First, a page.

Positives: Thematically resonant, approachable
Negatives: Formulaic, liable to bias
Examples: A Song of Ice and Fire, Hades
The critic puts their themes, social commentary, and chosen genre above all else in their worldbuilding process. When faced with a difficult worldbuilding question, the Critic turns to the story they want to tell, the previous works in their genre, or the tropes they want to work with for the answer. Critics tend to ignore details they see as irrelevant to their story’s structure, and are more likely than other types to do their worldbuilding on the fly, for example while they write their story or plot out their game.
This classic method for worldbuilding may be familiar to you if you study creative writing, where narrative structure and plot are central to the creative process. Indeed, worlds created by Critics have the potential to resonate deeply with audiences, especially those who are familiar with the tropes and texts the Critic is most interested in. But in their efforts to adhere to their themes, Critics risk missing out on the opportunity to be surprised by their worlds — and if they’re not careful, their worlds may end up formulaic and by-the-books as a result.
Positives: Thematically resonant, evocative
Negatives: Shallow, liable to bias
Examples: Final Fantasy, Sable
For the Aesthete, the best part of building a world is the inspo: there is nothing better than filling up a Pinterest board with evocative images, designing a colour scheme, or doodling up some concept art. Like the Traveller, the Aesthete creates their world through exploration — but they take a particular interest in the look, feel and atmosphere of that world before they dive into the details (which they see as ultimately in service to the world’s aesthetic, anyways). The Aesthete’s worlds are among the most evocative — you can immediately imagine what they would look, feel and even smell like to live in.
But this approach has its own problems. Worlds made by Aesthetes can sometimes feel shallow, particularly if the Aesthete does not put in effort to make the world details interesting independent of how they look. At worst, these worlds are all style and no substance — they have a real, palpable atmosphere, but when you wonder where things came from or why they look this way, you find no answers.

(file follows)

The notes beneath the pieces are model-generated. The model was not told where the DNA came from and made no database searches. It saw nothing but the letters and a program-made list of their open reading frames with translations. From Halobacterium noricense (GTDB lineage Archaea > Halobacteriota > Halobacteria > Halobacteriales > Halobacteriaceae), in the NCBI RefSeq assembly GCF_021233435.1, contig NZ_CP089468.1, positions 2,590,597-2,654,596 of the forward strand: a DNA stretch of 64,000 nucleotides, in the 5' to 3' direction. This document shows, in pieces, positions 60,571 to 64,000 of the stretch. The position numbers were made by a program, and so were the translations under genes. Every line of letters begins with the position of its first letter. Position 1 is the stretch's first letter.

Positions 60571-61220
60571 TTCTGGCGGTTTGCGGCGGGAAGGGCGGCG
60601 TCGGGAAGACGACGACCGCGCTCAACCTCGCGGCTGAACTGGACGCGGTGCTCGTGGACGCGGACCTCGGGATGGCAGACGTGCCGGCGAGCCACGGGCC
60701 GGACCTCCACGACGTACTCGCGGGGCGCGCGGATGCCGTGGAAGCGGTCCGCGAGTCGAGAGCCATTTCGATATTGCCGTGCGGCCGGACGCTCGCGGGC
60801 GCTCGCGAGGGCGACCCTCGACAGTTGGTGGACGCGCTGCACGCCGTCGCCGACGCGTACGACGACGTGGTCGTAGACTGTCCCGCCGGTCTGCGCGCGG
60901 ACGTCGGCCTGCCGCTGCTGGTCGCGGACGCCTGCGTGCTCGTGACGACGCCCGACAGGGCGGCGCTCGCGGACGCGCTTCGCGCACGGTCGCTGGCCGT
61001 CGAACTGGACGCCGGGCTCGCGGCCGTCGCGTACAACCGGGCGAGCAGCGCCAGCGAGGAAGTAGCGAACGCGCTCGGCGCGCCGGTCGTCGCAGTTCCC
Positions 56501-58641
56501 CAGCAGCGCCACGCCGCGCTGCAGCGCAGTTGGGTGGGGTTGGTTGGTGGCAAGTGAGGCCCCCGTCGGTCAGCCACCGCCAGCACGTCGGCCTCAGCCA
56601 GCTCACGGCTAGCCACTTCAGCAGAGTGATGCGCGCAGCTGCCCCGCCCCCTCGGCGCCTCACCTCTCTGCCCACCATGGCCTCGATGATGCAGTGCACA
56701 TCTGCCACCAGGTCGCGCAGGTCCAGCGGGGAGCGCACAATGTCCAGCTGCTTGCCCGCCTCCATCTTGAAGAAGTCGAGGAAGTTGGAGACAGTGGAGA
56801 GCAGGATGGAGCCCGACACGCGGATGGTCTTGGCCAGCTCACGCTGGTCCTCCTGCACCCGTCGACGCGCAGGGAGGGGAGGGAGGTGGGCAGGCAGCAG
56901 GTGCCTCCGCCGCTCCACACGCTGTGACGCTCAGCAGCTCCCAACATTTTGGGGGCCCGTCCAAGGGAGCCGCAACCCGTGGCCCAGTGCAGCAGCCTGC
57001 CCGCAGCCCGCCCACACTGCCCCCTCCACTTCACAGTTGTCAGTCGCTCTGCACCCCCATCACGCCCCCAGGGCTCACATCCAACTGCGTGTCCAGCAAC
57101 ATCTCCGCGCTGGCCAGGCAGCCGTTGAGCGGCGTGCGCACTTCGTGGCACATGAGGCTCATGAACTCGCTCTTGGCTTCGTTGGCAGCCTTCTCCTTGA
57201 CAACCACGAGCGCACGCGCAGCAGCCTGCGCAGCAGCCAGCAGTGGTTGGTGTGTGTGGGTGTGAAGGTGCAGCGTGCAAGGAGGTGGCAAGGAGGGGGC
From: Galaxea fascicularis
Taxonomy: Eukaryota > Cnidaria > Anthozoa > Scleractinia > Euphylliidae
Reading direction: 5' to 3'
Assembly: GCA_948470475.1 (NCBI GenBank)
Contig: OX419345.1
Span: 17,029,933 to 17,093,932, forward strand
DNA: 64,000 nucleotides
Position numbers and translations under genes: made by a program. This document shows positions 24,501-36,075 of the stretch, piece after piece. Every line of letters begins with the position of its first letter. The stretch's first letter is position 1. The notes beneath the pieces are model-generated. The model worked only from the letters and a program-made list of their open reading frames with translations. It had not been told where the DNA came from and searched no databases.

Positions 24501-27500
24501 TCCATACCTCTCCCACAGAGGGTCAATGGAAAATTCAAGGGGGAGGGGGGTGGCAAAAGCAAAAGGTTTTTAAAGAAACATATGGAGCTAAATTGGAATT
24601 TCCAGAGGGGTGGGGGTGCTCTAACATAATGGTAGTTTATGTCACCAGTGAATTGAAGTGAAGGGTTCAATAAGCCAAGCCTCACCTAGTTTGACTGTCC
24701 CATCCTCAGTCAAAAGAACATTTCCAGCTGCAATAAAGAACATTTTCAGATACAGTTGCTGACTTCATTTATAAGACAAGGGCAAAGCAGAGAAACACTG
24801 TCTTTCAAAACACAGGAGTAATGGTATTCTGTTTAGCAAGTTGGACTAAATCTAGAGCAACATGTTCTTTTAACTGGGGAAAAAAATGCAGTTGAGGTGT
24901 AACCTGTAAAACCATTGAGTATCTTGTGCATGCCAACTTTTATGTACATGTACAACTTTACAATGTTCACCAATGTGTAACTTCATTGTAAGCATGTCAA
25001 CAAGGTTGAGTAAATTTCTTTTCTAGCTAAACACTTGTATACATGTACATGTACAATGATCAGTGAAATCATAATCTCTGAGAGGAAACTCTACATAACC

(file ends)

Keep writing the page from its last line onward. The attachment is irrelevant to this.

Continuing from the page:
Positives: unique, surprising
Negatives: random, “patchwork” style may be difficult to use
Examples: Kill Six Billion Demons, Meow Wolf
When the Oracle begins to build their world, they turn not to Pinterest or a Google doc, nor to themes or tropes — but to a deck of cards, a set of dice, or a coin. The Oracle uses randomness (or divination) to structure their worldbuilding process. They may roll dice to decide the shape of a city, or use cards to determine the answer to a complex question. They may make use of a worldbuilding game, an app or tool, or even their own proprietary system for generating world elements. They may even invite open collaboration, if only to add more variables! We may all use randomness occasionally, like when we simply cannot choose between two options — but for the Oracle, chance is at the core of their process, and significantly shapes what their world becomes. I call them the Oracle (and not the Gambler, or something) because like a Tarot card reader, they use their own creativity and imagination in conversation with a randomized system to create something new and unique.
The Oracle’s worlds are perhaps the most eclectic of the creator types. These worlds may end up even less coherent than the Traveller’s, but they can surprise you and lead you in directions you would never have chosen or expected. On the downside, this creator type is perhaps the most difficult to use for a public-facing project — they tend to create worlds with strange, patchwork elements, and without a lot of work to make them fit together, they may simply be too strange for an audience.
What kind of creator are you? What relationship do you have with your world? What kind of relationship do you want to have? Leave a comment below and I’ll see you next time!